Saturday, 15 December 2012

Building a Templated Web Site with Force.com - Part 4

In Part 1 of this series, I looked at how to turn an HTML page into a Visualforce page in order to use it as a template for a Force.com site. Part 2 covered how to turn the page into a template and create a home page that used the template to provide the common content.  Part 3 explained how to expose the pages to the world via an unauthenticated Force.com site.

Thus far I've focused on a single page, but the site has a number of tabs that are supplied by default in the template - Blogs, Photos, About, Links and Contacts.  For the purposes of this blog post, I'm going to create two additional pages - About and Contacts.

As I already have a home page that uses the template, I've cloned this to create new visualforce pages named 'about' and 'contact'.  These contain minimal content.

The contact page:

Screen Shot 2012 12 15 at 11 53 30

and the about page:

Screen Shot 2012 12 15 at 11 53 44

Next I need to create a way to navigate to the pages.  While the tabs contain links, these are empty anchor tags, as can be seen from the template markup:

<div id="menu">
	<ul>
		<li class="current_page_item"><a href="#">Homepage</a></li>
		<li><a href="#">Blog</a></li>
		<li><a href="#">Photos</a></li>
		<li><a href="#">About</a></li>
		<li><a href="#">Links</a></li>
		<li><a href="#">Contact</a></li>
	</ul>
</div>

Changing the links to point to my Visualforce pages might seem as simple as replacing the '#' with the Visualforce page link.  Unfortunately, Force.com sites need the page to be specified as '/contact', while if the pages are accessed from the Salesforce UI it needs to be specified as '/apex/contact'.  For this reason, its best practice to use the $Page global variable - this will generate the appropriate link based on the user's context.  As I've created pages for the Homepage, About and Contact tabs, the new markup is:

<div id="menu">
	<ul>
		<li class="current_page_item"><a href="{!$Page.Home}">Homepage</a></li>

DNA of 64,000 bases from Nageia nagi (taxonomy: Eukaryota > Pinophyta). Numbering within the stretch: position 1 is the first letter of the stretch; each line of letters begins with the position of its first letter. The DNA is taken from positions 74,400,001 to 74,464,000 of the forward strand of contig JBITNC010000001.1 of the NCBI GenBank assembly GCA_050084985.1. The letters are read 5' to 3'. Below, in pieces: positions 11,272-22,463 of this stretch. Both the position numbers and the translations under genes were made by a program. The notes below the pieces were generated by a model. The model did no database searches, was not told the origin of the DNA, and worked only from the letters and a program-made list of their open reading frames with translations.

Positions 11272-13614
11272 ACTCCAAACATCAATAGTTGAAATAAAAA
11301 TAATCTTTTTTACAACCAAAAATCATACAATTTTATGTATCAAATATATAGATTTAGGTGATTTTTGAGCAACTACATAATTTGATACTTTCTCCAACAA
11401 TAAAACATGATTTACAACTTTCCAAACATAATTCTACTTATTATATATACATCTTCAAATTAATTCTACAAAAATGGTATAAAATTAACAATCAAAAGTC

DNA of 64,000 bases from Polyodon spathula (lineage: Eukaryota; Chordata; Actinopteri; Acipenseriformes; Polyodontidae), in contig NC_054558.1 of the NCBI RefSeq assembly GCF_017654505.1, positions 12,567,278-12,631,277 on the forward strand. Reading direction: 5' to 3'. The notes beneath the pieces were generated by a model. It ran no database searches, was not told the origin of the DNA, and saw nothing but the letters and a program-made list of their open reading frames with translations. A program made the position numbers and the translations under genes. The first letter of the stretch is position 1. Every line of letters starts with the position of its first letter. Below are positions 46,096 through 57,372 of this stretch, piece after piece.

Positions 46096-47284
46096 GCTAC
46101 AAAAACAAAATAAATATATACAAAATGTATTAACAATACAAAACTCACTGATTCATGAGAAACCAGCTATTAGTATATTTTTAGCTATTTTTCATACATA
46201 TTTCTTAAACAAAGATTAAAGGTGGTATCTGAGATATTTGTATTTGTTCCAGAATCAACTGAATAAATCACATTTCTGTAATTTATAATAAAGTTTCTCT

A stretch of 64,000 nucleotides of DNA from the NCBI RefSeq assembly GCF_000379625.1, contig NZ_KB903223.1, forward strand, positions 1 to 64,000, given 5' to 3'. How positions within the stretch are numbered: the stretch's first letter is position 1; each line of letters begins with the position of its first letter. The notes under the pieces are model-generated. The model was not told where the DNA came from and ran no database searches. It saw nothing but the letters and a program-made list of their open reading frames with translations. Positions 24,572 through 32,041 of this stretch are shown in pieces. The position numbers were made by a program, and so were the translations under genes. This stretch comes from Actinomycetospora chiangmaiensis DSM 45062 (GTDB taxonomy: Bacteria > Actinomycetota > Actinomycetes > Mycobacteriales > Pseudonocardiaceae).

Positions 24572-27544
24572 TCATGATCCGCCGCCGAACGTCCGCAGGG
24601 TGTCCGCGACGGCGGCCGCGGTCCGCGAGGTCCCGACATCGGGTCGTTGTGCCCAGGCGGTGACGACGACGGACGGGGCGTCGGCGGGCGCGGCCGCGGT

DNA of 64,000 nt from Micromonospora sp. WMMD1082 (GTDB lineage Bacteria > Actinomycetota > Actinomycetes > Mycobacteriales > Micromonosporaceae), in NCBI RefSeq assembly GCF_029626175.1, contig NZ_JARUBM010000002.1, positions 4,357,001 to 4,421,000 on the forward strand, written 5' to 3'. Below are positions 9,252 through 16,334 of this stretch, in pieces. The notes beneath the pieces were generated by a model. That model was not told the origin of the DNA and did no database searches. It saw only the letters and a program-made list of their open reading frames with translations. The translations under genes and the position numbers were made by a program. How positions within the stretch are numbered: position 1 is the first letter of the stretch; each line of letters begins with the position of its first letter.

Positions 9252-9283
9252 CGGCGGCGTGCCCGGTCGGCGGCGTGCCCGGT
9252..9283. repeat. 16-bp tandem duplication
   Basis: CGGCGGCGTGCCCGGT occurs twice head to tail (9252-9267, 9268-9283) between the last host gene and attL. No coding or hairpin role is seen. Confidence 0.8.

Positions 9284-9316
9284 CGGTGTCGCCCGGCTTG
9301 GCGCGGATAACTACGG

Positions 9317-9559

<li><a href="#">Blog</a></li>
		<li><a href="#">Photos</a></li>
		<li><a href="{!$Page.about}">About</a></li>
		<li><a href="#">Links</a></li>
		<li><a href="{!$Page.Contact}">Contact</a></li>
	</ul>
</div>

The links now work correctly, but the Homepage tab is always the one highlighted due to the class="current_page_item" attribute. This markup exists in the template, so I need find a way to identify the actual page and set the attribute on the appropriate tab.  

I could write a Visualforce controller for the page, but I'm trying to avoid that at this point and build the site entirely in Visualforce.  I could also add some markup to determine the name of the current URL, and highlight the tab that matches.  The downside to that is if I change the purpose of a page, I have to update the template.  Ideally I'd like to define the tab that should be highlighted in the underlying page, and make the template responsible for the rendering only.

The way that I've handed this is to set the tab name into a variable using the <apex:variable/> component, and then conditionally render the class name based on this variable.

In the underlying pages, its simply another define component - here's the markup from the about page:

<apex:define name="tabdef">
	<apex:variable var="tab" value="about"/>
</apex:define>

there's a little more to do in the template page - I have to define an initial value for the 'tab' variable, otherwise I can't use it elsewhere in the page - I've defaulted to the Homepage tab - that way if I have pages that don't belong to a particular tab, the leftmost will be highlighted.  Then I have to include the value from the underlying page (if this isn't present the default will be used) and finally check the value of tab variable when rendering each tab element.

<div id="menu">
	<apex:variable var="tab" value="home" />
	<apex:insert name="tabdef" />
	<ul>
		<li class="{!IF(tab=='home', 'current_page_item', '')}"><a href="{!$Page.Home}">Homepage</a></li>
		<li><a href="#">Blog</a></li>
		<li><a href="#">Photos</a></li>
		<li class="{!IF(tab=='about', 'current_page_item', '')}"><a href="{!$Page.about}">About</a></li>
		<li><a href="#">Links</a></li>
		<li class="{!IF(tab=='contact', 'current_page_item', '')}"><a href="{!$Page.Contact}">Contact</a></li>
	</ul>
</div>

Looking at my contact page, now, the correct tab is highlighted:

Screen Shot 2012 12 15 at 12 30 49

All that remains is to add the new Visualforce pages to my Force.com site.  On the site setup page (Setup -> App Setup -> Develop -> Sites and click through the site label), select the Edit button on the Site Visualforce Pages section:

Screen Shot 2012 12 15 at 12 32 50

and then add the new pages via the dialog and click the 'Save' button:

Screen Shot 2012 12 15 at 12 36 49

Navigating to the about page via the site's custom URL, shows that all of my new functionality has been made available to the site:

 

Screen Shot 2012 12 15 at 12 38 05

The template, pages and static resources are available in the Part4 directory of the github repository for this blog series at:

https://github.com/keirbowden/blog_force_com_sites

This post is probably the final one in this series, unless another topic occurs to me or is suggested in the comments.

 

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